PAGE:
Advantaged. The New York–New Jersey port and the southeastern ports of Norfolk, Savannah, and Charleston all stand to gain share by virtue of their relative proximity to the battleground region and the attractive rail routes to major markets. As the East Coast’s largest ports, they are in a strong position to be on the routes of the post-Panamax vessels, which tend to make fewer and longer stops than smaller vessels.
Houston and the New Orleans–Gulfport complex, while not major container ports today, should also grow as they benefit from upgrades and from being able to serve the fast-growing greater Gulf Coast region.
Neutral or Unclear. The remaining major East Coast ports, notably Baltimore and Miami, will likely experience traffic levels similar to those that would occur without the expansion. In most cases, these ports serve regional markets and will be unlikely to receive large volumes of cargo headed to the battleground region.
We expect the Baltimore and Norfolk ports to compete actively for mid-Atlantic regional traffic. Miami serves a region that is otherwise costly to reach from other ports. All three ports may need to broaden their appeal to a wider set of shippers, outside the region, for their investments to pay off.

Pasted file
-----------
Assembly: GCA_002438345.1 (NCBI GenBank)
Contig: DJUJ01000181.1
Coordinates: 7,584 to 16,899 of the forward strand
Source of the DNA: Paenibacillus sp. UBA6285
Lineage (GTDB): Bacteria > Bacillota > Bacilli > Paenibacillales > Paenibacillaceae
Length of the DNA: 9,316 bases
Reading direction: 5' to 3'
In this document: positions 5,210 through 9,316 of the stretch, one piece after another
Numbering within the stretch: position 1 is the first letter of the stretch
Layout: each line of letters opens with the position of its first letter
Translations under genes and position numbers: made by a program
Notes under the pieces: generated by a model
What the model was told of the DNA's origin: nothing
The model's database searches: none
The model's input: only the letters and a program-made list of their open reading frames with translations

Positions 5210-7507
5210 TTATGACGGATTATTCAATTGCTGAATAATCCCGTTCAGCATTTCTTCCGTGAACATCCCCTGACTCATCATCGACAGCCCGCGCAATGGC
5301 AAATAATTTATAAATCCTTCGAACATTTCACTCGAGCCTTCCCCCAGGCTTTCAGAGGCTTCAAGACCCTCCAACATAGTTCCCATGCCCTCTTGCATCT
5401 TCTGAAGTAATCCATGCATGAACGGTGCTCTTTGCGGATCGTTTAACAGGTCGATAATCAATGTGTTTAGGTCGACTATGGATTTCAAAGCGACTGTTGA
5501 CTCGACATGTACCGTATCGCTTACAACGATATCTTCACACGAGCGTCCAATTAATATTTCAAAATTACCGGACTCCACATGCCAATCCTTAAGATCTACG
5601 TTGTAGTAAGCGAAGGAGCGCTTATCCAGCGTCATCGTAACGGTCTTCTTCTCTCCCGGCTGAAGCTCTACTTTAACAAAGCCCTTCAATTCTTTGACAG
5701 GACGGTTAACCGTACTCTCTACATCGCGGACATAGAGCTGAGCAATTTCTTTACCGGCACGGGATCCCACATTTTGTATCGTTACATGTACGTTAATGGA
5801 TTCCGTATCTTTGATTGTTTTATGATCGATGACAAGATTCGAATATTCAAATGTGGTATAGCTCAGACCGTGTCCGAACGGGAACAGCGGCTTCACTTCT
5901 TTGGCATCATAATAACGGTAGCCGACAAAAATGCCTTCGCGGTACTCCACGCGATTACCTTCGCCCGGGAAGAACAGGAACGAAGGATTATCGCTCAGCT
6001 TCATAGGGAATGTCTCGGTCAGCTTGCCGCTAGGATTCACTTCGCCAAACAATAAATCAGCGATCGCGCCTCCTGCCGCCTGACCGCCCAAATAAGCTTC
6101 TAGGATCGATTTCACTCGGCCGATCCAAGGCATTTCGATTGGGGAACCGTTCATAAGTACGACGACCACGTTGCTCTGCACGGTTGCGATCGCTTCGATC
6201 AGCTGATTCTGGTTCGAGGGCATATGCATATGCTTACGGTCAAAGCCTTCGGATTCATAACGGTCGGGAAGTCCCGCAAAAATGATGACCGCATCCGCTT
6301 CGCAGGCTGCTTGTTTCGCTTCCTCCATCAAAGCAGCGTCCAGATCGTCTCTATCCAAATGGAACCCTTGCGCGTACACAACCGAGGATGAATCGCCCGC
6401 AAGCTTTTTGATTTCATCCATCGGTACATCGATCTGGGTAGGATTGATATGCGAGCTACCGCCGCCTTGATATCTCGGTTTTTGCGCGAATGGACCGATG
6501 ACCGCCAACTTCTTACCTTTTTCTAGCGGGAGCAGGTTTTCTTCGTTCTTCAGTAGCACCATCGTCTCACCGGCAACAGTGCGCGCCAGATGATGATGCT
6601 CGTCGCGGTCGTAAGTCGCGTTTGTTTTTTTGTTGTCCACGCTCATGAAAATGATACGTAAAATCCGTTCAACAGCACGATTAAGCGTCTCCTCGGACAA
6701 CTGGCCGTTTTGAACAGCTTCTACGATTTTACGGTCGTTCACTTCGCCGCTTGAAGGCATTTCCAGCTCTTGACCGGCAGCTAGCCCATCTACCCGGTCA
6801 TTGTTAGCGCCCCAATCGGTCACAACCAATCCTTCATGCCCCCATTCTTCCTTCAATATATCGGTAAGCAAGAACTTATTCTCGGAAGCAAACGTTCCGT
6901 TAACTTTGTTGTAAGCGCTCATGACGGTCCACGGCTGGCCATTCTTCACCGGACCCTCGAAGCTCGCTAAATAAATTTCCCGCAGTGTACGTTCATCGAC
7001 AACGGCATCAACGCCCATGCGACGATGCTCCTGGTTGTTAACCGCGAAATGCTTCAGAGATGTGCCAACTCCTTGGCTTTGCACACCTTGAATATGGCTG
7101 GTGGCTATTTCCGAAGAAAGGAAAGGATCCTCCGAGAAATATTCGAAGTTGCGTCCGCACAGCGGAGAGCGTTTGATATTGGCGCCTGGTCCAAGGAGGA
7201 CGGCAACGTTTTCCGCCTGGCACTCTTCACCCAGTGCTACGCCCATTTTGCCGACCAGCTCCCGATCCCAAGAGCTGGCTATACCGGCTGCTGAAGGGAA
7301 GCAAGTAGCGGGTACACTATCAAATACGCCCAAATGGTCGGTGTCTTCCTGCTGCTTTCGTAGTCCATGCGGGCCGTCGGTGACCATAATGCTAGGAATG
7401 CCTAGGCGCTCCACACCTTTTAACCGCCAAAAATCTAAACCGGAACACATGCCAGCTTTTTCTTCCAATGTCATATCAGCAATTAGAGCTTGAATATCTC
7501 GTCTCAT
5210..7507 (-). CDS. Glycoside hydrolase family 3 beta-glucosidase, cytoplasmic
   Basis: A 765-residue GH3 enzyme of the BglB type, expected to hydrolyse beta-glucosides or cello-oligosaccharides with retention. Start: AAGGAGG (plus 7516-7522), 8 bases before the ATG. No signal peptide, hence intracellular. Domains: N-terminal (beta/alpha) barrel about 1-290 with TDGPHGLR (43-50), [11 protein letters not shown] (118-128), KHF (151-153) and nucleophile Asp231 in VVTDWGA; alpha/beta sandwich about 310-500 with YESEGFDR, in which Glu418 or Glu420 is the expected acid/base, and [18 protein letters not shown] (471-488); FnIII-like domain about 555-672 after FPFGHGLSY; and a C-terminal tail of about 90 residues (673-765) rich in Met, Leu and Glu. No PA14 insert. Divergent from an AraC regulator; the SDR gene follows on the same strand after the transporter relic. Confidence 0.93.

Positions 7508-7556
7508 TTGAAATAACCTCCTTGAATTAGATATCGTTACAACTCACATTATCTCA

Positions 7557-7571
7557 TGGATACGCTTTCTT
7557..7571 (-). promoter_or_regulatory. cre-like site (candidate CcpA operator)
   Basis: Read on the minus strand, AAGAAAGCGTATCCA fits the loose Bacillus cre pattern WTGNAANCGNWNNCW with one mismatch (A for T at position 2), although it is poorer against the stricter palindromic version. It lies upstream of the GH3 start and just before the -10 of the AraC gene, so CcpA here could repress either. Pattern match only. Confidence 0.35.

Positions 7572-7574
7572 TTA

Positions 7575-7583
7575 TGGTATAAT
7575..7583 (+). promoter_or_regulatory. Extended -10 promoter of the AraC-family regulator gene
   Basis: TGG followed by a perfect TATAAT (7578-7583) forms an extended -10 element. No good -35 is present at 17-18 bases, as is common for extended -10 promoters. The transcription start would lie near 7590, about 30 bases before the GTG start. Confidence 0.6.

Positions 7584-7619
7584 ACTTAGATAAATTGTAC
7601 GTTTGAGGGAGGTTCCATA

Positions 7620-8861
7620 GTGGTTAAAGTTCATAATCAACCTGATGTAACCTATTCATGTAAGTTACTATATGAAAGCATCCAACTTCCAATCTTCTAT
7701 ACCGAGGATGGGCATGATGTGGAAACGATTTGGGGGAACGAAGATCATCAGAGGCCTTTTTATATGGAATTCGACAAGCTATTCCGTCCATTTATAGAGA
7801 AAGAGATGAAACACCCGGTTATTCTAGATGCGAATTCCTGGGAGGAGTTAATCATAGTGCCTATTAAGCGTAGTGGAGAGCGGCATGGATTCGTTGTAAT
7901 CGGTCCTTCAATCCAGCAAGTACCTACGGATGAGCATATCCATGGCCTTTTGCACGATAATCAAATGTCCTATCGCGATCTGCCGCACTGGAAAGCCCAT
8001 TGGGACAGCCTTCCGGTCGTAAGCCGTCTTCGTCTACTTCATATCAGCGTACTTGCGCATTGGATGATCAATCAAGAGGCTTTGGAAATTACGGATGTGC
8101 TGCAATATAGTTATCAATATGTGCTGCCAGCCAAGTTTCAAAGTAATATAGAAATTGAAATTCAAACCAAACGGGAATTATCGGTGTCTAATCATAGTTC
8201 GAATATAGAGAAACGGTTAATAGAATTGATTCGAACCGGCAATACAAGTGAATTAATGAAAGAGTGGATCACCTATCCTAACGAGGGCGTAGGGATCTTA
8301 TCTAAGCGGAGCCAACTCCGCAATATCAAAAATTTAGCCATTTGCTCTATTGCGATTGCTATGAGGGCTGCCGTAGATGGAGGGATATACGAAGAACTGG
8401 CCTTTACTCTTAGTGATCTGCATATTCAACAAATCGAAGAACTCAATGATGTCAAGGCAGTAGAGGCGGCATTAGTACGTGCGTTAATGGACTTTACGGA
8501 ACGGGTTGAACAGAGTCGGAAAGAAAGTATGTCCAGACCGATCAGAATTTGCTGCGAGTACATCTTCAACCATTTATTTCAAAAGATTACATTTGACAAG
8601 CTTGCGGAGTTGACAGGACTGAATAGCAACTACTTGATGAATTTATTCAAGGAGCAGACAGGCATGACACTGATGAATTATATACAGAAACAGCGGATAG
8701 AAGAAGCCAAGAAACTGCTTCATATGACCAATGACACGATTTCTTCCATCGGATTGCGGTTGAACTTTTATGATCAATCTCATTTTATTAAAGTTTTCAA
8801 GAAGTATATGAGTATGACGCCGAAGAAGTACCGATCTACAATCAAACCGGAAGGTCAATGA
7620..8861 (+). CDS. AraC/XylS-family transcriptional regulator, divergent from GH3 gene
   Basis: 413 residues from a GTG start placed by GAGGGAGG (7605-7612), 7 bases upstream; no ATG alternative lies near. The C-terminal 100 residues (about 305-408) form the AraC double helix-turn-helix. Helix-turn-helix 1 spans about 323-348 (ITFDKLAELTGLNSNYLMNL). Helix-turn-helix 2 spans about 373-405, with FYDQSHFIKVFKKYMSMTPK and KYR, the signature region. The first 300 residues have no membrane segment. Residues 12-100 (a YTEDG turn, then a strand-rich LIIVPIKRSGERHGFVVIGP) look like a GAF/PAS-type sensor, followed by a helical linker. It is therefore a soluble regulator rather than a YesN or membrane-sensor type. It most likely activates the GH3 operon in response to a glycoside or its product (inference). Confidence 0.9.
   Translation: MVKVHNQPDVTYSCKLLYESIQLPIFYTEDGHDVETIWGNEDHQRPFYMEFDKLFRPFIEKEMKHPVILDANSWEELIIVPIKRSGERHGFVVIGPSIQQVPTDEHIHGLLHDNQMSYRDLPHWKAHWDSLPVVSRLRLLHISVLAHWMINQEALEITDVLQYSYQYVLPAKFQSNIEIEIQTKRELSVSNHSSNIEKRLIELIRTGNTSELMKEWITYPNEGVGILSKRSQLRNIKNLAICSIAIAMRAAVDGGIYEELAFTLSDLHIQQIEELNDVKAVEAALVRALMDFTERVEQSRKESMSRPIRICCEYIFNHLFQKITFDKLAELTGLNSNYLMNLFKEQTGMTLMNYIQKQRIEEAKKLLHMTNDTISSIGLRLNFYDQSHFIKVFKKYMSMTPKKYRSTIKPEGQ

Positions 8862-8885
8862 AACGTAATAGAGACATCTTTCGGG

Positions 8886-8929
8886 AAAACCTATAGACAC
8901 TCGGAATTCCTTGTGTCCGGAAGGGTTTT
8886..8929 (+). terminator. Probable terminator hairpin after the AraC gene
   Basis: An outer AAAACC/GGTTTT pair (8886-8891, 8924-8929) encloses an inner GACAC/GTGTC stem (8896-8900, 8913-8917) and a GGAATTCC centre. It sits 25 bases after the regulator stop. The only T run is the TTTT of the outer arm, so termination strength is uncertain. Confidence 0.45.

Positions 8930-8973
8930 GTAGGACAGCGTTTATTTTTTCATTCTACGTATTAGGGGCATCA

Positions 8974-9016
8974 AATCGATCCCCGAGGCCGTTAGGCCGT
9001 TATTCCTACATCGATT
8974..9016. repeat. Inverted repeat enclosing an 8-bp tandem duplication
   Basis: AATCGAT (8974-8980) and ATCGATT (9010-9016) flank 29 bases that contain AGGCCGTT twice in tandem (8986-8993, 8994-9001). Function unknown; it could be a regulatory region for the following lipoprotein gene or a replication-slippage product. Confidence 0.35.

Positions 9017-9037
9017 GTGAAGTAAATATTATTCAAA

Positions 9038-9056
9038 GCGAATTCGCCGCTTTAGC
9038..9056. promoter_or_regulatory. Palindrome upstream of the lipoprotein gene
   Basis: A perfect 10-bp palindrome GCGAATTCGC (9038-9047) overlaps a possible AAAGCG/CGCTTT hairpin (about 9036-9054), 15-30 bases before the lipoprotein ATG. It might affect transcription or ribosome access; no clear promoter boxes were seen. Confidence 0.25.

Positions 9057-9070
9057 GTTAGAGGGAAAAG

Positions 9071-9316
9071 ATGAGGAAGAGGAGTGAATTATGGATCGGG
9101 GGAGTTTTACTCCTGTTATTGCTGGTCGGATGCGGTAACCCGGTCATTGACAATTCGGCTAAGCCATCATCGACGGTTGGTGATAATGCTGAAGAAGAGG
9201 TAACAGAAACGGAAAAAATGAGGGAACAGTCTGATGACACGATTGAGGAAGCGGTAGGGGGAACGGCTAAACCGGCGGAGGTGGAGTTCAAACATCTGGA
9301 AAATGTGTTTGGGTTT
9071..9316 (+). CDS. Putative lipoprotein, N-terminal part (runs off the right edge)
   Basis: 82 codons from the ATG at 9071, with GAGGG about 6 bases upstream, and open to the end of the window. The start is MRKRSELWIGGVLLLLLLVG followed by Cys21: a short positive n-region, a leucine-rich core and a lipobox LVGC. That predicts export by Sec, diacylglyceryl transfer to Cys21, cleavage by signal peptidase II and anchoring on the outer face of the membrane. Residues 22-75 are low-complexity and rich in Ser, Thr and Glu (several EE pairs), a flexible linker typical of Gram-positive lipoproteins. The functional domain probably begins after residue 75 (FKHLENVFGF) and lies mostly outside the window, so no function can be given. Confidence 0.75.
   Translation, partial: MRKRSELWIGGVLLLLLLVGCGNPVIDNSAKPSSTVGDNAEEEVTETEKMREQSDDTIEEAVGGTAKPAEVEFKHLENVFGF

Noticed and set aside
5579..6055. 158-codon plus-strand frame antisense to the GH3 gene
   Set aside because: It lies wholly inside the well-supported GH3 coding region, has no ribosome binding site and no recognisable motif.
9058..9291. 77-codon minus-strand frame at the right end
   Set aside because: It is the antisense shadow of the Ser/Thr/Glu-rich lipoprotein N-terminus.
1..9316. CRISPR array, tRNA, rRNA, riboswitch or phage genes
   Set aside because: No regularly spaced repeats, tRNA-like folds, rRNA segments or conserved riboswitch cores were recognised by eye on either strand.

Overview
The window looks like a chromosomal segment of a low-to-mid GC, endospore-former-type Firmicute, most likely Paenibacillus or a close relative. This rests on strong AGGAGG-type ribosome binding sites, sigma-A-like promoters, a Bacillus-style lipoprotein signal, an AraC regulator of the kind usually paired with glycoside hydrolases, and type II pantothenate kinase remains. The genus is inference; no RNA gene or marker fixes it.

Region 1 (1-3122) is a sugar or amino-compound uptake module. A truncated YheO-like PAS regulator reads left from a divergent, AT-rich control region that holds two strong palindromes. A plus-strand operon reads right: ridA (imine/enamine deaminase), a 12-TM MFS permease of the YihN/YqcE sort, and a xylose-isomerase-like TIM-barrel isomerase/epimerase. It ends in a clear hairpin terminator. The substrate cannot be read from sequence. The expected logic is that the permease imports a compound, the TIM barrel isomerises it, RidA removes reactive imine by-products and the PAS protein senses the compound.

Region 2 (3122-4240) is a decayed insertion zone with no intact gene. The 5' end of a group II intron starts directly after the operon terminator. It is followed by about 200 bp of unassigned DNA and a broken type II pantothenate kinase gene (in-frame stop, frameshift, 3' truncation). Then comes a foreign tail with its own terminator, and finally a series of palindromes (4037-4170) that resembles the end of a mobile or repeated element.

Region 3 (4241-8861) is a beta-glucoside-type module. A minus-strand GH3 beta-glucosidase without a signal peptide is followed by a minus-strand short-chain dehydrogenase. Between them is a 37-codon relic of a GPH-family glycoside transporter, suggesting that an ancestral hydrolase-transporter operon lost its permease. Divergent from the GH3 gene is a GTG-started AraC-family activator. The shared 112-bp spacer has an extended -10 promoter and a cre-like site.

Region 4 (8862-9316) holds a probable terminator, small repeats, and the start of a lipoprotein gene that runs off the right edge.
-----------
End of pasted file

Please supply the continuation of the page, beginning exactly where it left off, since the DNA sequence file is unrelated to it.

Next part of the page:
On the West Coast, Oakland and the Seattle-Tacoma cluster will likely hold their own in most scenarios. The Oakland port has a strong local market in the Bay Area, and Seattle-Tacoma is generally the best complex to serve the Pacific Northwest, playing a unique role in providing access to the upper Midwest via rail.
Disadvantaged. The Los Angeles–Long Beach complex continues to be well positioned to handle traffic to major population centers and will always be the fastest option for reaching a large share of the U.S. But the port will face new competition in the region east of Chicago once the Panama Canal is able to handle post-Panamax vessels.